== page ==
Thursday, May 10, 2012

Making the words behave, part one of a "how-to-write" series

I get a lot of delightful amusement from the Amazon Kindle Romance forum (whatever it's called) discussing Badly Behaving Authors.  It seems there's a never-ending stream of authors, most of the self-epublished variety, who don't understand some of the etiquette of being An Author.

Sadly, many of those BBAs don't understand the basics of skillful writing either, and many of the negative reviews the books receive are due to poor writing.

I've already blogged about the difference between proofreading and editing.  Hiring a professional proofreader is a relatively inexpensive service any serious writer should consider.  It's not just a matter of being a writer and knowing what should be on the page; it's also a matter that after you've written and revised and edited and formatted and rewritten and revised and proofread the darn thing sixteen dozen times, the words tend not to register when they're wrong

Yes, you can have your writer friends or your aunt or daughter-in-law who's a teacher proofread it, but unless they are professional proofreaders, they will very likely still miss things.  I happen to be a very good, but not professional, proofreader,  I still miss typos.  And while an occasional htis or htat isn't going to get your book panned by readers, if you have more than half a dozen such bloopers in your book, those bloopers will jump out and make the book more difficult to read.  That's right:  Anything over six typos per book is way too many.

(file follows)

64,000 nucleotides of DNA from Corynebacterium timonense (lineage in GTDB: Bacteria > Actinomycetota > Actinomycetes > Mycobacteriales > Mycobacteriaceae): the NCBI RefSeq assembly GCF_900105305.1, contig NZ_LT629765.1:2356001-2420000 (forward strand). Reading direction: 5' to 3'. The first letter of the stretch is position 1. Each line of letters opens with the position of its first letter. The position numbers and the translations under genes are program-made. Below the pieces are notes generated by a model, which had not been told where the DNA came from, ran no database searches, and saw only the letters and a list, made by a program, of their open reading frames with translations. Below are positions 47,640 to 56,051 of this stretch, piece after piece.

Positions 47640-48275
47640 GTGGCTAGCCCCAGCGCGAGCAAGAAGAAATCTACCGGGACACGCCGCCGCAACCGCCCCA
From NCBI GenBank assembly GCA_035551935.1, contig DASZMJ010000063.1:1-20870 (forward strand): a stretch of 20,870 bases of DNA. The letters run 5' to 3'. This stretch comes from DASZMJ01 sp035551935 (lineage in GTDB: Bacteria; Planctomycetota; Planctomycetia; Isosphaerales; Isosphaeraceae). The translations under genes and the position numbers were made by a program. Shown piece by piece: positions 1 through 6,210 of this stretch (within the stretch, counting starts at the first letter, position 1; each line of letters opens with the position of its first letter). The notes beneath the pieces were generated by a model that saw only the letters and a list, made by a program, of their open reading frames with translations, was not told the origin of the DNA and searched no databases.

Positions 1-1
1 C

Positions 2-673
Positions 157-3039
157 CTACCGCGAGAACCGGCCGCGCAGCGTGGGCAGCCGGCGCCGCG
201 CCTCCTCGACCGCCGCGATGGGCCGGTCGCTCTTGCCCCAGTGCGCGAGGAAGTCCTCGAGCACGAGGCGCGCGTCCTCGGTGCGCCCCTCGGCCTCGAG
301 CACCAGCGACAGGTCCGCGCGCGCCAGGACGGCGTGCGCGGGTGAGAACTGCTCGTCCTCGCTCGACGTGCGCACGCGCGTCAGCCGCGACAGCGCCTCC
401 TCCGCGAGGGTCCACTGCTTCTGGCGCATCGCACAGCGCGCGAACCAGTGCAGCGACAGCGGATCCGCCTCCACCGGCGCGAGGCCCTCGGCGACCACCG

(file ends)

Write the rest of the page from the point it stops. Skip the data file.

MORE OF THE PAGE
Now, if you like, you can dismiss that harsh standard.  No one can make you adhere to any standards at all.  But if you're being honest with yourself, you'll know that typos are not good.  The fewer the better.  None is best, and that's what you should strive for.

But all of that is related to proofreading, and proofreading is not editing.  A proofreader may charge $300 to go over your book-length manuscript and that may be reasonably affordable for many writers. 

Editing, on the other hand, is an entirely different animal and hiring a professional editor can be very very expensive.  Worse still, if you aren't sufficiently knowledgeable yourself, you may have difficulty determining whether the editor you hire is capable of doing a competent job and making your book better than it was when you finished it.  There are, unfortunately, a lot of scam artists out there posing as editors who will rip you off.

It behooves you, as a writer, to know exactly how to write, so you can look at the suggestions your editor makes and be sure that they are improvements and not just changes.

The compulsive teacher in me is going to try to post one of these how-to blogs each week, if I can remember.  Don't ask for a syllabus; I have no idea what subject will strike my fancy at any given time, so you'll have to be content with surprises.  It might be something as basic as how to punctuate dialogue or as big-picture as plotting.  Come visit again and we'll both find out "And then what happened?"

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